Apologising to your child

by | Feb 21, 2019

Do you apologise to your child?

It may seem like a crazy question but it’s a topic that comes up a lot when I’m working with parents and it seems to divide opinion with some being very clear you should always apologise and others being clear you shouldn’t. 

I’ve always apologised if I’ve made a mistake, or said something I shouldn’t have.  It seemed like a normal thing to do.  It’s not always easy and sometimes I’d definitely prefer not to do it, but I do.  I apologise to other adults so why wouldn’t I apologise to my son? 

However, I know that not all parents do this. Some don’t feel they should, even when they are in the wrong. I respect their opinion but I disagree. 

If we want our children to apologise to us or anyone else when they make a mistake, I believe we should be prepared to do the same and role model the behaviour we want to see.  

That being said, I’m not a fan of forced apologies either. They don’t feel right to me. 

I do think we should accept an apology given to us, even if we are still hurt or upset, but maybe with the acknowledgment of how we feel. We all know it can be hard to apologise, even harder if it isn’t accepted, so acknowledging it only seems right to me. It also encourages the other person to apologise in the future and know it’s ok to do so.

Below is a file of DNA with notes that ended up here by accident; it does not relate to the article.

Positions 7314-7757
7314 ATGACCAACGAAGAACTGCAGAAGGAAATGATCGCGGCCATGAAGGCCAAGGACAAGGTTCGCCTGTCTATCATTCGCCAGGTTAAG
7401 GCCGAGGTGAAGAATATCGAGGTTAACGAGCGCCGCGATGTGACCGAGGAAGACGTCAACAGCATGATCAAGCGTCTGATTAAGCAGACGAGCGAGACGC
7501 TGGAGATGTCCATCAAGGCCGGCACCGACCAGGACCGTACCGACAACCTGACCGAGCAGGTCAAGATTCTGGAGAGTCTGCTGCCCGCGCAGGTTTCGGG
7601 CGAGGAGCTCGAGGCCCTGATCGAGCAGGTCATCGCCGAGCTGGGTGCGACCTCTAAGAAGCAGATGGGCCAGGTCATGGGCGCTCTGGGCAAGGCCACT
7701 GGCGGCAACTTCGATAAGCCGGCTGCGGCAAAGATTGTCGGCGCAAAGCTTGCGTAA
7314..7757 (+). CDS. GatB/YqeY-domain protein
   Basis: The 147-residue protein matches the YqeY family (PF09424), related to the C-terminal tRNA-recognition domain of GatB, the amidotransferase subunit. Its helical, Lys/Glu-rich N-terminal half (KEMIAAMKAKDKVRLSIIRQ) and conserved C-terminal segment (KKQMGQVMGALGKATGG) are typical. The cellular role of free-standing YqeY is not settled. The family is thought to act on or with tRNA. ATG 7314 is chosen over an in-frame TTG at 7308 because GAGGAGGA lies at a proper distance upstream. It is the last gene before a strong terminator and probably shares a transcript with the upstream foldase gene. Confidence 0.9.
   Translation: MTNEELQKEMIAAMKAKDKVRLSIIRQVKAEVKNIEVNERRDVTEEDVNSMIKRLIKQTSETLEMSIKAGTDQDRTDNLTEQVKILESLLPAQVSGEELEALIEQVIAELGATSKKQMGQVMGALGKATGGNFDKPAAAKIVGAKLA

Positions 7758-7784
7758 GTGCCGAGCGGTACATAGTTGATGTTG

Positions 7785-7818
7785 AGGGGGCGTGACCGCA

Last year I was working with a couple who didn’t apologise to their children as they didn’t feel adults should apologise to children, but they expected their children to apologise to them.  We talked about this as part of the session and I could see they weren’t convinced by my thoughts. The following session we were talking about how things were going and the Dad mentioned he had apologised to his son for the first time. He was totally taken aback by his son’s reaction.  His son clearly appreciated the apology and the Dad felt things had changed in their relationship since then.  Months later and things are still improving.   

Sometimes it’s worth trying things even if we don’t feel they will work.  You might be surprised.  And if it doesn’t work then you haven’t lost anything.  If it does you’ve potentially gained a lot. 

If you’re in the no camp give it a try and see how it goes. 

I’d love to hear your opinion on this one, are you for or against apologising to your children?